Are you considering the issue of Boomers having to care for their aging loved ones in retirement?
You’ve probably done a good job with helping clients be ready for retirement age, but every financial professional needs to consider a massive problem we now face. Our oldest old are living longer than anyone expected and they can run out of resources. Their adult children might have to care for, pay for or take in their aging parents.
Years before, the parent probably extracted a vow from the adult child your client, (typically a daughter) “promise you’ll never put me in one of those homes”. And the daughter, without much thought replied, “Of course Mom. I’d never do that”. How time changes things.
The concept of “being put in a home” is vague, based on largely outdated notions our elders have of ugly warehouses for the poor, something conjured not just out of an English novel, but out of the way things once actually were in some places, long before Medicare and Medicaid existed to ensure at least some care for our elders. We did neglect older impoverished people and place them in poorly regulated homes.
Things are supposed to be better now, with the rise of public benefits, and government regulations over skilled nursing facilities, all designed to keep residents safe and in a somewhat dignified existence. The intended outcome of these regulations does not always meet reality. The cost of caregiving for all but the lowest income in our society is borne by the elders themselves if they have the funds or by their families if the parent has limited means.
Advisors may discuss with retirement-age clients that Medicare doesn’t cover all the costs of medical treatment that clients themselves may need as they age. But few advisors have the foresight to ask their clients if they anticipate also having to pay the cost of care and out of pocket medical expenses for their parents too.
We have a 94-year-old mother in law. She’s in decent health, and has the means to cover what she needs now and in the future. We’re among the fortunate ones. Years ago, we and my husband’s parents made a joint investment that pays enough income for her, now widowed, to live on. She can cover health emergencies, home care, expensive medications and whatever downturns her health may bring. She has savings as well. This is not how it works for the average person in our country. Perhaps your clients are wealthy but their parents might not be.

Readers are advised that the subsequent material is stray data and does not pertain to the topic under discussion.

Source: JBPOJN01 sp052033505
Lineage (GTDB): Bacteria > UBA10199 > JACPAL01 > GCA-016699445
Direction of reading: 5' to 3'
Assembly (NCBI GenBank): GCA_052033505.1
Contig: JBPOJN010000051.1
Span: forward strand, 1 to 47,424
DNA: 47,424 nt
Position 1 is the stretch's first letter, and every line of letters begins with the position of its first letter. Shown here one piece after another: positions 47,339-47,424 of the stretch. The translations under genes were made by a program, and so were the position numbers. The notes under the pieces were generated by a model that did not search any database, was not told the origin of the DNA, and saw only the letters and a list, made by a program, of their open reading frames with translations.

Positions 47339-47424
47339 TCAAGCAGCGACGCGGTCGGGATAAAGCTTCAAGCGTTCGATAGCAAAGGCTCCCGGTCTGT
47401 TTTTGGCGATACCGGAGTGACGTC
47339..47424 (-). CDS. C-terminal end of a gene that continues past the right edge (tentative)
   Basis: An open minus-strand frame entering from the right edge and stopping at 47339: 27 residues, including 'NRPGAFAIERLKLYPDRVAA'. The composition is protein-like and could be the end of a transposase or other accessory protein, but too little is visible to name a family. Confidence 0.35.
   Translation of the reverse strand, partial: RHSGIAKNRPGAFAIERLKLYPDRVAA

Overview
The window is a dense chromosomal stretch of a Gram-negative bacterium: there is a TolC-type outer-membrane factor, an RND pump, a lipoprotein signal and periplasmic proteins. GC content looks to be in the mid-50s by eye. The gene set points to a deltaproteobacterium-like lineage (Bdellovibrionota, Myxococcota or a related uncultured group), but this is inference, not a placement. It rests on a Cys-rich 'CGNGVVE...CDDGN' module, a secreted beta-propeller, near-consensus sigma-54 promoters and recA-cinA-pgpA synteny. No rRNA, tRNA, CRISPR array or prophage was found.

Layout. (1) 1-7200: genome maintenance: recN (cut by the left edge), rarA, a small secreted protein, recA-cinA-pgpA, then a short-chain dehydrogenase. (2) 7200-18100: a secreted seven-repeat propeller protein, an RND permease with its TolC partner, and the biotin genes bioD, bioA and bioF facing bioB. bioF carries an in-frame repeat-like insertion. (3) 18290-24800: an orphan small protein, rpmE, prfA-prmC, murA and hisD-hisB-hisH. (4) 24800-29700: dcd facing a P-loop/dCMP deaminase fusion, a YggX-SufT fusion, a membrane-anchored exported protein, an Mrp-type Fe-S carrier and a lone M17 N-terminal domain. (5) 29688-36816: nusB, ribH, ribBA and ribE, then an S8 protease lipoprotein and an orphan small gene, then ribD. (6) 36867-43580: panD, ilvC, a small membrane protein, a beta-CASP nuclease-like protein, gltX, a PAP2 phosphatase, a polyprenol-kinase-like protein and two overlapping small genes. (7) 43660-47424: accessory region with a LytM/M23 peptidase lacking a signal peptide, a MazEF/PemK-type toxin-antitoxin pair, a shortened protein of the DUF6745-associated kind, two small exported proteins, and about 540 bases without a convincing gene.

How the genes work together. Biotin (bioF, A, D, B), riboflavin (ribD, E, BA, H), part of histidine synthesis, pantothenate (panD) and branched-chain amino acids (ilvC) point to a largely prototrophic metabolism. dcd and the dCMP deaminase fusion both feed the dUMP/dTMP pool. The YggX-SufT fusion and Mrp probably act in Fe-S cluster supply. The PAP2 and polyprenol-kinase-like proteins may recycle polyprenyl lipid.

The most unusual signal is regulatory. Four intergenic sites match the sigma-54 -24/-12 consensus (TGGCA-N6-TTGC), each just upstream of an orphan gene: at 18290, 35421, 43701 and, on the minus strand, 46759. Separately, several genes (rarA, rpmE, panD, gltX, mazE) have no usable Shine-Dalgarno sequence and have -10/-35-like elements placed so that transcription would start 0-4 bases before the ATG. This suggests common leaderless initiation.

Some folks solve the issue of what to do by bringing the aging parent into their homes and providing or paying for care themselves. This multi-generation household approach is a cost-effective way to house an aging parent with limited resources and cover many expenses that would otherwise have to be borne by the elder who just might be low income by the time they reach the age of 94, like she did in my family.
Bringing in the aging parent to live with you is not a solution for everyone, but one worth considering. If you broach the subject with your Boomer clients, you can get them thinking about this. Longevity is increasing steadily and it is going to affect those whose parents live longer than anyone thought they would. The takeaway here is for you, the financial professional to ask them about it.
Here are some basic questions you should ask:
“Do you anticipate having to pay for support for anyone else during your retirement years? Are your parents living? How is their health these days? What would you do if they got low on funds and needed care? Have you thought about what it would cost to care for them?”
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